Social Security Benefits Fact Sheet
The Social Security and Supplemental Security Income disability programs are the largest of several Federal programs that provide assistance to people with disabilities. While these two programs are different in many ways, both are administered by the Social Security Administration and only individuals who have a disability and meet medical criteria may qualify for benefits under either program.
The definition of disability under Social Security is different than other programs. Social Security pays only for total disability. No benefits are payable for partial disability or for short-term disability.
Disability under Social Security is based on your inability to work. We consider you disabled under Social Security rules if you cannot do work that you did before and we decide that you cannot adjust to other work because of your medical condition(s). Your disability must also last or be expected to last for at least one year or to result in death. This is a strict definition of disability. Social Security program rules assume that working families have access to other resources to provide support during periods of short-term disabilities, including workers' compensation, insurance, savings and investments.
Social Security Disability Insurance pays benefits to you and certain members of your family if you are "insured," meaning that you worked long enough and paid Social Security taxes.
To qualify for benefits, you must first have worked in jobs covered by Social Security. Then you must have a medical condition that meets Social Security's definition of disability. In general, we pay monthly cash benefits to people who are unable to work for a year or more because of a disability.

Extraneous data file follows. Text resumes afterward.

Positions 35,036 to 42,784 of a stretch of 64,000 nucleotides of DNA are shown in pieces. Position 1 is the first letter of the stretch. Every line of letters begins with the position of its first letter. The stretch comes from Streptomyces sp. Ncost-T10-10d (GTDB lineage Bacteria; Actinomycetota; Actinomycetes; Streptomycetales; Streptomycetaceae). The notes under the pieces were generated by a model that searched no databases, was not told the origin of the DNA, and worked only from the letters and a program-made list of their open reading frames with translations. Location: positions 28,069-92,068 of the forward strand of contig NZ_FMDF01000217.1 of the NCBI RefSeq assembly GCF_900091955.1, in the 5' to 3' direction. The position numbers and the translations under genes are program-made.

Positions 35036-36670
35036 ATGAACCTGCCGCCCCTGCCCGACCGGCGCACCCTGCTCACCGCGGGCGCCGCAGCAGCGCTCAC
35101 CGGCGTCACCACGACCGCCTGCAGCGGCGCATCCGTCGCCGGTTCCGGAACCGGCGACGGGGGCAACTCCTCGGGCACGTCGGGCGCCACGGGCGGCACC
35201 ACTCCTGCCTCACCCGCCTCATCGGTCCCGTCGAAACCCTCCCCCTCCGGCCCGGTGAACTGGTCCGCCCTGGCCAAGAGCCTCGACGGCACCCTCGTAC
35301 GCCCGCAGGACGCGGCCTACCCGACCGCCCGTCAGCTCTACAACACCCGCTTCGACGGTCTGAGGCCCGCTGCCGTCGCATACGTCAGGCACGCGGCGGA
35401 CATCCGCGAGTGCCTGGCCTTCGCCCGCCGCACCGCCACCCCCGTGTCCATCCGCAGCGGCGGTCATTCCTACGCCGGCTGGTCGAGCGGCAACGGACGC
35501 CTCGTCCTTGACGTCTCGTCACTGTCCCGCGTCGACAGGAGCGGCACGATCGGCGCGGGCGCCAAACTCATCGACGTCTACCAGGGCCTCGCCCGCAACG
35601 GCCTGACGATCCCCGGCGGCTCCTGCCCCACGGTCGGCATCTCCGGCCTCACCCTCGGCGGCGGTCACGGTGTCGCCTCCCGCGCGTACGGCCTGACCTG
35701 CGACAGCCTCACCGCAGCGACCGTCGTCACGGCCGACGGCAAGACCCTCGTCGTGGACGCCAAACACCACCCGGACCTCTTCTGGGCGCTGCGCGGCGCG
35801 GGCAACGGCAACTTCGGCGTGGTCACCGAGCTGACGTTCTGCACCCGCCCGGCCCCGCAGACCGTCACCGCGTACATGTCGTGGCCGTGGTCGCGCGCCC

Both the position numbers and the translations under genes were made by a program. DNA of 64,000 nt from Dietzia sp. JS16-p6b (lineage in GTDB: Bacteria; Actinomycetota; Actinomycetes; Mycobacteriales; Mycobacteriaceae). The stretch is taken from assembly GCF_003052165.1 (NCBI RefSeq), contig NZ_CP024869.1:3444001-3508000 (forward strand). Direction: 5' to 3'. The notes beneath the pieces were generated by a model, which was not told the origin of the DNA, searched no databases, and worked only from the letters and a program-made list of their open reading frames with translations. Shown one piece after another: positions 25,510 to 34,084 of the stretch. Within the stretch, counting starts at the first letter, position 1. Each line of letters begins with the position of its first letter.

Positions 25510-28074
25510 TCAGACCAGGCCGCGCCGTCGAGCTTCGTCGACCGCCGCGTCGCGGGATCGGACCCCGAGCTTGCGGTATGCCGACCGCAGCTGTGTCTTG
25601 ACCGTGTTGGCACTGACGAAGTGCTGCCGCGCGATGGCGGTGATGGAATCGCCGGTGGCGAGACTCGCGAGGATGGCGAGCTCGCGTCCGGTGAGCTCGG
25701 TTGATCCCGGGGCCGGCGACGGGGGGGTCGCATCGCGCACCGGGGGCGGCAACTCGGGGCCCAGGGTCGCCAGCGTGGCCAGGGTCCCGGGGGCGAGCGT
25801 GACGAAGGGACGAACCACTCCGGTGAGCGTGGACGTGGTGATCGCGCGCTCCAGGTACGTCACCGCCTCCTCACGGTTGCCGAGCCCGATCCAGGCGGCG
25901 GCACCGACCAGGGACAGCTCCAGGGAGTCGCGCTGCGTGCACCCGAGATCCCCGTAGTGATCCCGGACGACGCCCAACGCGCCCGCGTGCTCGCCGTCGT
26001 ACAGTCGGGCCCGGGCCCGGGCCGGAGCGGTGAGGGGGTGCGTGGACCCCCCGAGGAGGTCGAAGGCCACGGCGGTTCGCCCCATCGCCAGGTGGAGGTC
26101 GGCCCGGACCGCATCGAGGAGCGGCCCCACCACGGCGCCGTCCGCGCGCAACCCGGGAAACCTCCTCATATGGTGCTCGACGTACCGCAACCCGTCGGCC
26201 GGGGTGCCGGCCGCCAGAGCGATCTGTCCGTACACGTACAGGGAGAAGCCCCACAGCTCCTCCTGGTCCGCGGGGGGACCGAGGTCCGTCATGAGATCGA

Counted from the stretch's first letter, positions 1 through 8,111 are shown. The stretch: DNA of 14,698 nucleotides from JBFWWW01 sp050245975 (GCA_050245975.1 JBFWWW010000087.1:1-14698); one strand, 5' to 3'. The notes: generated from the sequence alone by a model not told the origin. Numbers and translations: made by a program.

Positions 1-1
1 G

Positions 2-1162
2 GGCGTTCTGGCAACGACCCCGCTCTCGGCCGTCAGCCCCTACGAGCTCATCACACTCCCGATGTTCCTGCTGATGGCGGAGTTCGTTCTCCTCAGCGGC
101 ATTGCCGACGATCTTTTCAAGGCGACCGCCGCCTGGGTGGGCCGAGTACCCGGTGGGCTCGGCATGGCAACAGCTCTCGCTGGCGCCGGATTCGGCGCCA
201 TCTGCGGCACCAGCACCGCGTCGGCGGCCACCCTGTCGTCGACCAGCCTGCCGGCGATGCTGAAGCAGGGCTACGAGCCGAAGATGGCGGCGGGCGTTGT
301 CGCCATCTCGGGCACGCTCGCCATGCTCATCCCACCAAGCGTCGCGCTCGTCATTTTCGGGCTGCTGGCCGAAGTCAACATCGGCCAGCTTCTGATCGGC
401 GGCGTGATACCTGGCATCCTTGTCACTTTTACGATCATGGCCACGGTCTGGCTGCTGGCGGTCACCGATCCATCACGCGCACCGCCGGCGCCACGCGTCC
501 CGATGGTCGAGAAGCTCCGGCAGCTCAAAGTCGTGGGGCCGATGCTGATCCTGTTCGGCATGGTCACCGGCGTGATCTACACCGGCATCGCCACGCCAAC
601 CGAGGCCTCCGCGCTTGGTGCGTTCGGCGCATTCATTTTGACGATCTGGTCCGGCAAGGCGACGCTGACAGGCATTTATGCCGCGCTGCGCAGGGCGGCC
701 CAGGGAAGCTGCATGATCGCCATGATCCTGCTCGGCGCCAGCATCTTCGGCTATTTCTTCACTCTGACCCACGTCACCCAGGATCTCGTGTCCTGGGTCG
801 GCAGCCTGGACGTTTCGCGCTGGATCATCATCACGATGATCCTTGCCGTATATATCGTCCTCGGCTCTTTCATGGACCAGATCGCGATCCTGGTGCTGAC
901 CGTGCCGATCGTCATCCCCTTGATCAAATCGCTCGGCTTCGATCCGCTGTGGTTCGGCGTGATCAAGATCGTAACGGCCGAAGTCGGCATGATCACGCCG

Benefits usually continue until you are able to work again on a regular basis. There are also a number of special rules, called "work incentives," that provide continued benefits and health care coverage to help you make the transition back to work.
If you are receiving Social Security disability benefits when you reach full retirement age, your disability benefits automatically convert to retirement benefits, but the amount remains the same.
Supplemental Security Income pays benefits based on financial need. Supplemental Security Income (SSI) is a Federal income supplement program funded by general tax revenues (not Social Security taxes):
- It is designed to help aged, blind, and disabled people, who have little or no income; and
- It provides cash to meet basic needs for food, clothing, and shelter.
You should apply for disability benefits as soon as you become disabled. If you are ready to apply now, you can do so by:
- Completing your application online.
- Calling the toll-free telephone number 1-800-772-1213.
- Calling or visiting your local Social Security office.